We received permission to hike around the island, which we set up with young David for the next day . But the next day brought rain, so we postponed. The following day we had to wait on shore for David until he caught his required seven fish for his family! We could have gone sooner if we'd had any fish to give him. The men of the island have a work quota divided between fishing and agriculture to provide subsistence for their families. Once that's done they're done! He and Treciliano, a 14-year-old also with some English took us on a two-hour circumnavigation of the shoreline. Although there is no property ownership per se, and although all the residents live in the village, all the coconut trees on the island no matter how distant belong to someone. David, for example, pointed out his clump, about a third of the way around the north side. Unfortunately his English did not go far enough for us to be clear if he just owned two or three trees at this remote section of the island and how he came to have them. We do know that it is a serious offense to pick up a stray coconut. It is like picking up quarters. We actually watched little girls and old men buy cold Pepsis at the store for 3 coconuts!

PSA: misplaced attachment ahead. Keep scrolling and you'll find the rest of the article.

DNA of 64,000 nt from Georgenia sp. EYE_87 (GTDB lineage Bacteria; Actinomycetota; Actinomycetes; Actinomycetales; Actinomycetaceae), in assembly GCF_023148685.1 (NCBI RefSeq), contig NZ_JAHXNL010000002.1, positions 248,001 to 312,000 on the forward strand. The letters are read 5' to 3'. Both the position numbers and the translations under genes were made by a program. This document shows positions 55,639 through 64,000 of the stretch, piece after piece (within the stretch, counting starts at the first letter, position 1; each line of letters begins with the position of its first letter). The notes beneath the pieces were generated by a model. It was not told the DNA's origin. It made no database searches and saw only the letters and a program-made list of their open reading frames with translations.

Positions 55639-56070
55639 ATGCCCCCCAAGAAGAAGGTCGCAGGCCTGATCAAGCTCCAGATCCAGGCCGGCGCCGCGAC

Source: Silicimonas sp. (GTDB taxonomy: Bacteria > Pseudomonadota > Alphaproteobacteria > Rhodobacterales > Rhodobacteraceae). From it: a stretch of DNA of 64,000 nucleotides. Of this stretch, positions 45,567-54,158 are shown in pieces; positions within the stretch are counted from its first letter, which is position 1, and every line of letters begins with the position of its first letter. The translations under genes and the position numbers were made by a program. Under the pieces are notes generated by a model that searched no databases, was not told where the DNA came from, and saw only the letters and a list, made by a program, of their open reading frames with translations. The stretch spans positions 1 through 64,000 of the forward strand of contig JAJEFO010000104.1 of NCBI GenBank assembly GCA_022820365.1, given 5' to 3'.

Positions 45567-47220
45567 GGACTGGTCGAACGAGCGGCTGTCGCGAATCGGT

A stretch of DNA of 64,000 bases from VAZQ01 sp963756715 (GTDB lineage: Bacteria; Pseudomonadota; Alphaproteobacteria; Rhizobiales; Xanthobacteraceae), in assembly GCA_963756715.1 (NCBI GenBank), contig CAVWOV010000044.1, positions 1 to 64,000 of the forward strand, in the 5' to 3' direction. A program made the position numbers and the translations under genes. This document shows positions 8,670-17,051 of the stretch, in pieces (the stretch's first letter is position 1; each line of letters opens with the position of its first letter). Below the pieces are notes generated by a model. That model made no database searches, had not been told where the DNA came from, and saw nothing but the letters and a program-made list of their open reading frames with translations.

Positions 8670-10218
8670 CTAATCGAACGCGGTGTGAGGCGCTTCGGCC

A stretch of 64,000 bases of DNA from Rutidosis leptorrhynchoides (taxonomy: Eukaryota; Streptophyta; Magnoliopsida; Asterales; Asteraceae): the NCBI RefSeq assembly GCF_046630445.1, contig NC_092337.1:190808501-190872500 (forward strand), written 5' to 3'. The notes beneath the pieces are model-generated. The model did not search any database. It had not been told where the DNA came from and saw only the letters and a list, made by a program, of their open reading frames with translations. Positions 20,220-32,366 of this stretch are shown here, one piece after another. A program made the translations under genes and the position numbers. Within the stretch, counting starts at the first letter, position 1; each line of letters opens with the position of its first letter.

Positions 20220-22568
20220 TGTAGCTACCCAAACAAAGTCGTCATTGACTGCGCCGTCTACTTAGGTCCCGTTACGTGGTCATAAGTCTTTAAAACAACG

After our hike, a couple dozen women brought out their molas for us to inspect. Molas, THE cash industry of the San Blas, are a very unique kind of embroidery worked on layers of colored fabric that are cut away to make patterns and pictures which are then embroidered. The handwork is phenomenal. The molas are part of the women's elaborate and colorful